Search Results

You are looking at 1 - 4 of 4 items for

  • Author: Martijn Finken x
  • All content x
Clear All Modify Search
Free access

Christiaan L Meuwese, Anne M Euser, Bart E Ballieux, Huib A van Vliet, Martijn J J Finken, Frans J Walther, Friedo W Dekker, and Jan M Wit


The long-term effects of perinatal growth and corticosteroid exposure on adrenal steroid concentrations in adults born very preterm are uncertain.


To examine the effect of birth weight, early postnatal growth, and pre- and postnatal corticosteroid administration on serum adrenal steroids in 19-year-old subjects born very preterm.

Design and methods

Subjects born before 32 weeks of gestation in The Netherlands participating in the Project on Preterm and Small for Gestational Age Infants (POPS) were investigated at 19 years of age. Serum cortisol, DHEA sulfate (DHEAS), and androstenedione (Adione) concentrations were measured in 393 out of 676 eligible subjects, compared with controls, and associated with perinatal growth and pre- and postnatal corticosteroids administration using multiple linear regression analyses.


Serum DHEAS and Adione in men and women were higher than in controls. In the multiple regression analyses, birth weight SDS showed a statistically significant negative association with serum DHEAS concentrations in women (β: −0.865, 95% confidence interval (CI): −1.254 to −0.476) and in men (β: −0.758, 95% CI: −1.247 to −0.268) and with serum Adione concentrations in women (β: −0.337, 95% CI: −0.593 to −0.082). Early postnatal weight gain showed no association with any of measured adrenal markers. In women, serum Adione was associated with postnatal dexamethasone exposure (β: 0.932, 95% CI: 0.022 – 1.843).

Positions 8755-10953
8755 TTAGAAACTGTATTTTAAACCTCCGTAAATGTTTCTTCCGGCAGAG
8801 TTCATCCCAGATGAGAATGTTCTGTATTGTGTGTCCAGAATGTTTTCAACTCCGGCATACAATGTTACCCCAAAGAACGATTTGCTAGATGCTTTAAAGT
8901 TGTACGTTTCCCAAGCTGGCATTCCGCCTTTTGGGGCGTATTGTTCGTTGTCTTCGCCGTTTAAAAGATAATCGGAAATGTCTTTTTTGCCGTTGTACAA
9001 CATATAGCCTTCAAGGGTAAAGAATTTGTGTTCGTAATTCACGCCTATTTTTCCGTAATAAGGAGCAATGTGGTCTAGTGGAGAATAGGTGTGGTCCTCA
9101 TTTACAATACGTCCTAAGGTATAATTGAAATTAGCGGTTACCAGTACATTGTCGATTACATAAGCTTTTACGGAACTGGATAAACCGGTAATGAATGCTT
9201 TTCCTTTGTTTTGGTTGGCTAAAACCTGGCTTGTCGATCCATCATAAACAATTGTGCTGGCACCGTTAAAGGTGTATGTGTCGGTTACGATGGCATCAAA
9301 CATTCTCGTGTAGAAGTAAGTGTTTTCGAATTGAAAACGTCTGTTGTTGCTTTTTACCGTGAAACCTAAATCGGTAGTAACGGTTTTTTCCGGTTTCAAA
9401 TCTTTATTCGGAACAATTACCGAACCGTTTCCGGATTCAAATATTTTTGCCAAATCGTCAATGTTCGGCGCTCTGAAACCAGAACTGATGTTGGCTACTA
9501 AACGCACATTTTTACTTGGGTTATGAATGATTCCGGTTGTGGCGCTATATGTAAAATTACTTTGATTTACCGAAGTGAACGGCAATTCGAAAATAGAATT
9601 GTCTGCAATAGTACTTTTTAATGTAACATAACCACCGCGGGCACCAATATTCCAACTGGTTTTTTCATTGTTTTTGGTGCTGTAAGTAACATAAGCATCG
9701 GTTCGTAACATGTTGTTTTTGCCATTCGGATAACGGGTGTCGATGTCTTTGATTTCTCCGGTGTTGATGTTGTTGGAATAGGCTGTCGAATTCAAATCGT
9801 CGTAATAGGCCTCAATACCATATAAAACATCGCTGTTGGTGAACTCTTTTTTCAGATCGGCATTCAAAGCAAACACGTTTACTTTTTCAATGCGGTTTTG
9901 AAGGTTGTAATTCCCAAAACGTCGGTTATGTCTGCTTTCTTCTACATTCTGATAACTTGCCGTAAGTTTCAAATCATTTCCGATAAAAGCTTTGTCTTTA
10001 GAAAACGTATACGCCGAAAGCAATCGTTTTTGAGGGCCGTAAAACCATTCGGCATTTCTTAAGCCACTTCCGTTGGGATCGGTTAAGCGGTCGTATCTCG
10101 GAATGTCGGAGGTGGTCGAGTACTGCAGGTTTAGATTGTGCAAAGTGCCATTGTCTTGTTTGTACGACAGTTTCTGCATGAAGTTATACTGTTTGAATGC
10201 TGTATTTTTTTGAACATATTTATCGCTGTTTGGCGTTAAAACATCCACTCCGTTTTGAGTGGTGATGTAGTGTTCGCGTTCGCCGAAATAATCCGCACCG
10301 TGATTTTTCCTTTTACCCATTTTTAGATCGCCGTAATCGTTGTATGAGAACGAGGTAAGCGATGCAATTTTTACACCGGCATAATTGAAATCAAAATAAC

Young adults born very preterm show elevated adrenal androgens, particularly when born small for gestational age. Postnatal corticosteroid administration is positively associated with serum Adione in young women.

Free access

Anna M E Noten, Eva M Loomans, Tanja G M Vrijkotte, Peter M van de Ven, A S Paul van Trotsenburg, Joost Rotteveel, Manon van Eijsden, and Martijn J J Finken


Overt hypothyroidism in pregnant women is associated with a lower intelligence quotient in their children. More recently, subtle decreases in maternal thyroid function have also been associated with neurodevelopmental impairment in offspring. We tested the effect of hypothyroxinaemia during early pregnancy on school performance.


This was a longitudinal study that included the data of 1196 mother-child pairs from the Amsterdam Born Children and Their Development study.


Maternal serum free thyroxine (T4) and TSH were obtained at a median gestational age of 12.9 (interquartile range: 11.9–14.3) weeks. School performance was assessed at age 5 years and based on scores obtained in arithmetic and language tests from the national monitoring and evaluation system. Poor school performance was defined as a test result <25th percentile and subnormal school performance as a result <50th percentile of the norm population. To estimate the impact of possible non-response bias, we conducted inverse-probability weighted analyses.


Maternal hypothyroxinaemia (i.e., a maternal free T4 in the lowest 10% of distribution) was associated with a 1.61 (95% CI: 1.05–2.47) -fold increased odds of subnormal arithmetic performance after adjustment for confounders (P=0.03). However, the odds ratio dropped to 1.48 (95% CI: 0.94–2.32) after inverse-probability weighting (P=0.09). No such relations were found with TSH.


Maternal hypothyroxinaemia at the end of the first trimester was associated with reduced performance in an arithmetic test, but not in a language test, in 5-year-old offspring. However, our results should be interpreted carefully because of possible non-response bias.

Restricted access

Nienke van Welie, Maite Portela, Kim Dreyer, Linda J Schoonmade, Madelon van Wely, Ben Willem J Mol, Adrianus S P van Trotsenburg, Cornelis B Lambalk, Velja Mijatovic, and Martijn J J Finken